Jersey teams let kids eat free all season

Lakewood, Trenton launching unprecedented campaign to help families

Kids to receive voucher good for a hot dog, chips and 12 oz. soda at every game in '09. (Ken Weisenberger/

By Benjamin Hill / | February 18, 2009 9:18 AM ET

In these trying economic times, Minor League Baseball teams would do well to adhere to this simple, time-tested refrain -- When the going gets tough, the tough get going.

That's certainly what the Trenton Thunder and the Lakewood BlueClaws have done. On Tuesday, the clubs jointly announced an unprecedented initiative for the 2009 campaign: All kids 12 and under will eat for free, at every game, all season long.

The Thunder and the BlueClaws share the same ownership group and are the only affiliated Minor League teams in the state of New Jersey. As such, they are united in their desire to provide a low-cost form of quality family entertainment.

"In Lakewood, we've branded different days of the week, like 'Kids Eat Free' on Mondays and 'Senior Days' on Tuesdays," said BlueClaws General Manager Geoff Brown. "So now we're taking that concept even further. We're a big part of our community, and the Thunder are a big part of theirs. We decided it was necessary to do something bold in order to help families, so that they could continue to come out and spend some quality time together at the ballpark."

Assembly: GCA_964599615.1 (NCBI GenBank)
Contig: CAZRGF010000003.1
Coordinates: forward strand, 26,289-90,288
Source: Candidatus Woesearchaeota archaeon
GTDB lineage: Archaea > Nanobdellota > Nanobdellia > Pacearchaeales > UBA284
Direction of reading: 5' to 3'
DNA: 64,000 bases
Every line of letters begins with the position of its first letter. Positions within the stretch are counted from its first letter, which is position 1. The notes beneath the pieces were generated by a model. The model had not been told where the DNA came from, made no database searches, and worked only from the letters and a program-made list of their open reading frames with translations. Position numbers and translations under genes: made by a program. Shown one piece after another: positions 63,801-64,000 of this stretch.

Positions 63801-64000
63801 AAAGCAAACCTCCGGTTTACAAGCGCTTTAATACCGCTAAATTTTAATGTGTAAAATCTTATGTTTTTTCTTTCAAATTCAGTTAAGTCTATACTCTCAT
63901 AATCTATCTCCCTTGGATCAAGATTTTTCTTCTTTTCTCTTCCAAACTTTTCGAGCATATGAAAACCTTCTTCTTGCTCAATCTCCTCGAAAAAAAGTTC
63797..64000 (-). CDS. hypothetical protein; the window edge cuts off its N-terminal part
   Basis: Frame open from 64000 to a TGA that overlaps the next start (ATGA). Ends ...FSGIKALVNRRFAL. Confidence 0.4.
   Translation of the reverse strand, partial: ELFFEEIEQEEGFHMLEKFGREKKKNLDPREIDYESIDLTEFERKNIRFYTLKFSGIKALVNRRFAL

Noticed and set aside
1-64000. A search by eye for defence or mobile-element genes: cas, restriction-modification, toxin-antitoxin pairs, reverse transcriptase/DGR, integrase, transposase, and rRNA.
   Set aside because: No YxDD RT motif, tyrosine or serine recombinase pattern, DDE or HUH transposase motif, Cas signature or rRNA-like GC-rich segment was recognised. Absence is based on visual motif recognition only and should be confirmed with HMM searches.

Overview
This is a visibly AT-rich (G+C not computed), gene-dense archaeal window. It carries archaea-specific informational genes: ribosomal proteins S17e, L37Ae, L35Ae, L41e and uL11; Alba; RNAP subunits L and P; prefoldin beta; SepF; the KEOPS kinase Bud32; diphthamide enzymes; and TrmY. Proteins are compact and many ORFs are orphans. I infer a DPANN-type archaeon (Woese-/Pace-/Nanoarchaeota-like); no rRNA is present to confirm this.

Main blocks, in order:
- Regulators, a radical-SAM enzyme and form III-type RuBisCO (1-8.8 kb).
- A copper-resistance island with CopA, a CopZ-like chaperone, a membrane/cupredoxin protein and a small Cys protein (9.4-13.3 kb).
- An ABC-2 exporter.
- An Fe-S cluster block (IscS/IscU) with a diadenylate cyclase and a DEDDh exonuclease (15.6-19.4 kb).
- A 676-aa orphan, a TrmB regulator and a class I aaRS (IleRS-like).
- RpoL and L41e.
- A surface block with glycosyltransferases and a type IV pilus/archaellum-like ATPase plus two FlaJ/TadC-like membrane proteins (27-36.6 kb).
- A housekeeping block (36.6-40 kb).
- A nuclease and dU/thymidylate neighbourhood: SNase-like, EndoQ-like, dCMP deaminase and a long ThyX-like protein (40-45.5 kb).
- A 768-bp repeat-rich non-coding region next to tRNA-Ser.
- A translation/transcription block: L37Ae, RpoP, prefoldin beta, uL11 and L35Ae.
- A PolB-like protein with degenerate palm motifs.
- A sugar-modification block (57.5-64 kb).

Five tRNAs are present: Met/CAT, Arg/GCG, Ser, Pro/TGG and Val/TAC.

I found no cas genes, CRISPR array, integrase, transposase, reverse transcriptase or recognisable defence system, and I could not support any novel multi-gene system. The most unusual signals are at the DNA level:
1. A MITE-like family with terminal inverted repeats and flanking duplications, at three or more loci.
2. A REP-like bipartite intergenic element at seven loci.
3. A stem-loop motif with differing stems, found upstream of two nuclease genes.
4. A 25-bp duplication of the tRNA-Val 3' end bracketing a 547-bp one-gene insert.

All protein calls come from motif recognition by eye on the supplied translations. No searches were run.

From an operational standpoint, the 'Kids Eat Free' deal is simple. As kids enter the ballpark, they will receive vouchers good for a hot dog, a bag of chips and a 12 oz. soda.

"Is this a sign of the times?" asked Thunder General Manager Will Smith. "Perhaps it is. We did the math, and we know what we'll be losing. But we also hope to gain in ticket sales, because this is something that can benefit everyone, whether they are season ticket holders, or part of a group, or buying tickets the day of the game. And at the end of the day, we want to be aggressive, and we like being the leader. We hope this is the sort of thing that can generate great feelings within the community." "We're surrounded by New York City and Philly, and in both places people are experiencing sticker shock when it comes to professional sports," said Brown. "That has led people to call us. They might not be able to afford a personal seat license for the Jets or Giants, or to make their annual trip to Yankee Stadium, but they can look at us as an affordable alternative."

Smith made a similar point.

"I was talking to one of my clients last week, and he was telling me how he took his two daughters to see a movie," he said. "They had spent nearly $60 by the time they got out of there. He said to me 'I know we can get a better deal at your ballpark'. I told him, 'Just wait until you see what we've got planned for next week.'"

In Minor League Baseball, imitation is the sincerest form of flattery. What remains to be seen is if other teams around the country will follow the lead of the BlueClaws and Thunder.

"I've heard from a few guys around the Minors, like 'Dude, you guys are nuts!'" said Smith. "I'm glad they think so, but I'd be surprised if at least a few other teams don't follow suit. This is all about adding value to the price of a ticket, which is what we're all trying to do."

Benjamin Hill is a contributor to This story was not subject to the approval of the National Association of Professional Baseball Leagues or its clubs.

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